When Daniel initially approached the Oregon Department of Vocational Rehabilitation for financial assistance with his education, they declined, reasoning that his limited energy would be too severely tested by the schoolwork. After he had proved himself in the studio environment for one year, they accepted him as a client and supported his education. "I had no idea what accommodations I would need in studios, which, in retrospect, was probably a good thing." Before being admitted, Daniel requested permission to enroll on a part-time basis, so that he could evaluate his physical endurance. Luckily, Daniel had good relationships with understanding faculty members and with the dean, and a finely developed appreciation of the comic absurd from his days as a French scholar. The studio environment required as much as he could give and more. "The studio furniture was crowded in too tightly to allow wheelchair access to all spaces, and the desks were too tall for me. Light tables were inaccessible. I broke two of them, and my power chair damaged some of the other tables. Some studios were on floors accessed by lifts that often failed. Studio hours were longer than my body could comfortably endure. Field trips were usually inaccessible. Whenever I was able to locate accessible tables, I would use them for a term and the next semester they'd have vanished. I just kept plugging away."

Daniel discovered that the more he knew about the Americans with Disabilities Act (ADA) and the quicker he was to quote it, the more readily accommodations would be made. There was an office of students with disabilities on campus, but it had a limited understanding of studio work, and he spent more time educating them than they did supporting him. "Students need to ask firmly for what they want and need. Each studio should be previewed for access and participation needs in advance, not three weeks into a ten-week course. Studio layouts should be accessible. Where field trips are inaccessible, alternate proposals should be made available to the student to cover the material. The student should have a mentor or advocate identified within the department to help solve problems and to assist those faculty who need an education in access issues as well as in the law."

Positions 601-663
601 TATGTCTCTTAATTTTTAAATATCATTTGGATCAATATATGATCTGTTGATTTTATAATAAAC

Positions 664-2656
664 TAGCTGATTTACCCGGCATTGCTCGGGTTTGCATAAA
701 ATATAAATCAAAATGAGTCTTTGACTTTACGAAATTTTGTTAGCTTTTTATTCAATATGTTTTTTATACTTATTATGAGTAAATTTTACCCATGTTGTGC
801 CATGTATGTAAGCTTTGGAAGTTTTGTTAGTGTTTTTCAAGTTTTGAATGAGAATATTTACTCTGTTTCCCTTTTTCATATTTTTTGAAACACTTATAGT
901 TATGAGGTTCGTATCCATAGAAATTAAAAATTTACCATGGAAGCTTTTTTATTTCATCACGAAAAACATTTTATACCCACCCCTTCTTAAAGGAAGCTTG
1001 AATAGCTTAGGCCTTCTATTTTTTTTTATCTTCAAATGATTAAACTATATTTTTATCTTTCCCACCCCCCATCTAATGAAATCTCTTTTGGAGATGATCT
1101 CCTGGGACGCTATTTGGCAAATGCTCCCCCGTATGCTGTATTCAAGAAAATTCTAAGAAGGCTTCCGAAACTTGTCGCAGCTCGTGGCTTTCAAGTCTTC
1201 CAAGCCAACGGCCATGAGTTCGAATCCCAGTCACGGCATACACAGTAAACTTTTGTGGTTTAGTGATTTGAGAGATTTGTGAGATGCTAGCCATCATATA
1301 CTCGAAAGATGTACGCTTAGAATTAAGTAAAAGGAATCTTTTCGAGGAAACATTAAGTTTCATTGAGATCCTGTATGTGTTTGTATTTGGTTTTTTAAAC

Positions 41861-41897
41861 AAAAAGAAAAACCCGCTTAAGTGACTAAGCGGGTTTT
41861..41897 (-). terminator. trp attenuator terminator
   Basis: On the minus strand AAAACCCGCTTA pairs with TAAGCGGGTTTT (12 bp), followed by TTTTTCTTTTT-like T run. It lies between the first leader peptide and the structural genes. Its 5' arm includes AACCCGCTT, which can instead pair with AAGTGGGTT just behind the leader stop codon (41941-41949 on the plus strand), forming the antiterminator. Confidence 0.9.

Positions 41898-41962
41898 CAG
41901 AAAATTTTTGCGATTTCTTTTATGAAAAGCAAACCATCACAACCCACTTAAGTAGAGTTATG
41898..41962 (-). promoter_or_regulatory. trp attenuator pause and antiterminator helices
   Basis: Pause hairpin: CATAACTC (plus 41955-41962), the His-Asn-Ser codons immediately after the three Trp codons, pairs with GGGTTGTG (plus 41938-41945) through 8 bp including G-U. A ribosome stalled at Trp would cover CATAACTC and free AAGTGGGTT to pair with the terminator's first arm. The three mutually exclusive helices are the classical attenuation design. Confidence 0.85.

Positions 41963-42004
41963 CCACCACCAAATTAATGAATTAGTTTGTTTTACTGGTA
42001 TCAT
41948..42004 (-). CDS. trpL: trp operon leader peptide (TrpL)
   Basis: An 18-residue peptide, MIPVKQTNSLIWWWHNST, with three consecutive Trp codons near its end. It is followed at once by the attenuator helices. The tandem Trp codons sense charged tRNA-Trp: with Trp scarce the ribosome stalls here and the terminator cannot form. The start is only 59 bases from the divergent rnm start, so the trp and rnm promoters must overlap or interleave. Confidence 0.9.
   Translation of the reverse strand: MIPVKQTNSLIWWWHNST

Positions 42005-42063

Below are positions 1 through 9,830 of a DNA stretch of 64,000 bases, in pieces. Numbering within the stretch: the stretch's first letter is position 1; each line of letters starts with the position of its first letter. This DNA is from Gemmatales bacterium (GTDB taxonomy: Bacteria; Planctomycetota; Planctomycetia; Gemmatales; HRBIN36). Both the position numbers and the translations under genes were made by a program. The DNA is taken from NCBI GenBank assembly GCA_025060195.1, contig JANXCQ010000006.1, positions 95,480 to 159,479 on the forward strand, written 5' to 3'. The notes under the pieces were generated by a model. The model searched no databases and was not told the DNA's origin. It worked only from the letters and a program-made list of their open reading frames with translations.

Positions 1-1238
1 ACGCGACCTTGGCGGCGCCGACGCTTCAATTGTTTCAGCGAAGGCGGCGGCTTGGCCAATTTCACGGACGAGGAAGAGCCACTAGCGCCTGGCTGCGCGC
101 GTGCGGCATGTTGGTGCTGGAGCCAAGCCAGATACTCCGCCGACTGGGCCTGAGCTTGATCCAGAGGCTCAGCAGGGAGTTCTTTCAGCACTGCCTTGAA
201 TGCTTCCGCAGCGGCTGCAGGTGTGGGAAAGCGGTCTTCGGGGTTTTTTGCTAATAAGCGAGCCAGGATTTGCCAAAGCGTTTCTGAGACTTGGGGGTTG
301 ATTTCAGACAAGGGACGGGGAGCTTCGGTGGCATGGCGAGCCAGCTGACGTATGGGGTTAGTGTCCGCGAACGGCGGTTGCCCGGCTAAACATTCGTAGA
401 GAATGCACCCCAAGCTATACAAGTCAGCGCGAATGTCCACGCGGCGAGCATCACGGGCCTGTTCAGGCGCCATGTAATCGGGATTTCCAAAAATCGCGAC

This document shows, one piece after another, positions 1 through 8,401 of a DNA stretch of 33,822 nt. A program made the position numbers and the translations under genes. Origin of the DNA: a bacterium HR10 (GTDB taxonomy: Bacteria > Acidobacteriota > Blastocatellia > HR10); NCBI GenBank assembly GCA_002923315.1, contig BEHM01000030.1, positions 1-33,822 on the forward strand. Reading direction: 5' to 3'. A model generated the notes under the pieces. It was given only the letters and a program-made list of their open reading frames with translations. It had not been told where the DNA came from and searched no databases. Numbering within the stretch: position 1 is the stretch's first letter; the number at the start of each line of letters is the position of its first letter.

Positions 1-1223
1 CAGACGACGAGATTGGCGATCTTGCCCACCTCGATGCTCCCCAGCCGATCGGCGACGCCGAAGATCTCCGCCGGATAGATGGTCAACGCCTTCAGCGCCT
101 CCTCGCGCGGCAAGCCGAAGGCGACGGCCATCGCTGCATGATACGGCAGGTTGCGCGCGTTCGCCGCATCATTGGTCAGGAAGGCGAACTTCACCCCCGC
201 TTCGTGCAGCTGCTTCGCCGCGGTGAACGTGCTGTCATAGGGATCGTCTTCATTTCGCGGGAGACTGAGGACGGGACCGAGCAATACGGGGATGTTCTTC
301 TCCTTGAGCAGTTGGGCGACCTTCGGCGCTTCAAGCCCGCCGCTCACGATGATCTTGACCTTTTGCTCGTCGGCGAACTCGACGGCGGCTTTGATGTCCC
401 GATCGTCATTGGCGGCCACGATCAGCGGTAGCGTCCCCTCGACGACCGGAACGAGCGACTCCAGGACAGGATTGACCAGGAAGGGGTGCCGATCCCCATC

In 1997, Daniel did an internship in the Eugene office of Moore, Iacofano and Goltsman, a design and consulting firm, where he learned the nuts and bolts of bidding for contracts and did a lot of proposal editing. With the encouragement of faculty members, he decided to pursue a graduate degree. "Given my age, family commitments, and the progressive nature of my disability, I knew I would have more impact writing and teaching than working part-time in an entry level position in a design firm."

The disturbing ironies of being a person with a disability in the design profession became evident in contrasting conferences Daniel has attended. "I went to an American Society of Landscape Architecture (ASLA) conference. The grand indoor garden display was totally inaccessible. In almost every lecture room, I was forced to sit by the trash cans in an alcove, or else go up to the very front where it was impossible to see slides. I never made it into the bookstore display, which was set up with crowded, narrow aisles. In the exhibit halls, many displays were inaccessible. The only panel about universal design or the ADA was listed as a general introduction for people inexperienced with the topic. Whoever put on the conference should have attended that panel.

Then I attended the conference of the Society for Disability Studies, where I saw academics with every major type of disability participate and negotiate space together, a wonderful sort of dance. Access and integration at conferences can be done, and it is frustrating that design organizations do not do this routinely."

Daniel's older daughter recently graduated from college, and the younger is just beginning. Both are musicians, athletes, and good students. He is the song leader and a member of the pastoral support committee at his church. His most rewarding church work was the purchase and redevelopment of four city lots, including an old motel that was formerly a brothel, into housing for homeless families and mentally impaired adults.

His hobbies intimately involve him with bonsai, koi ponds, purebred dogs, tortoises and old-world chameleons.